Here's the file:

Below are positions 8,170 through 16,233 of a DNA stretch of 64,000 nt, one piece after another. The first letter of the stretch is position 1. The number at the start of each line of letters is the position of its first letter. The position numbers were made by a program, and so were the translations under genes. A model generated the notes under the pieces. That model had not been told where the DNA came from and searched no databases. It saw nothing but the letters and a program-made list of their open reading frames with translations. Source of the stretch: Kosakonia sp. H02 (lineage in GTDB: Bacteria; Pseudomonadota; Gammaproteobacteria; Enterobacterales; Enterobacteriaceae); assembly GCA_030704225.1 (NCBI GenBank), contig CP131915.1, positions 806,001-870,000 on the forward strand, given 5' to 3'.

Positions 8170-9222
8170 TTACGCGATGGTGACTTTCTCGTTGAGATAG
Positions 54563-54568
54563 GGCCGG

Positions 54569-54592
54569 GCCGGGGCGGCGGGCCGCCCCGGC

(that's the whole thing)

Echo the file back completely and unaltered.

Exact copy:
Below are positions 8,170 through 16,233 of a DNA stretch of 64,000 nt, one piece after another. The first letter of the stretch is position 1. The number at the start of each line of letters is the position of its first letter. The position numbers were made by a program, and so were the translations under genes. A model generated the notes under the pieces. That model had not been told where the DNA came from and searched no databases. It saw nothing but the letters and a program-made list of their open reading frames with translations. Source of the stretch: Kosakonia sp. H02 (lineage in GTDB: Bacteria; Pseudomonadota; Gammaproteobacteria; Enterobacterales; Enterobacteriaceae); assembly GCA_030704225.1 (NCBI GenBank), contig CP131915.1, positions 806,001-870,000 on the forward strand, given 5' to 3'.

Positions 8170-9222
8170 TTACGCGATGGTGACTTTCTCGTTGAGATAG
Positions 54563-54568
54563 GGCCGG

Positions 54569-54592
54569 GCCGGGGCGGCGGGCCGCCCCGGC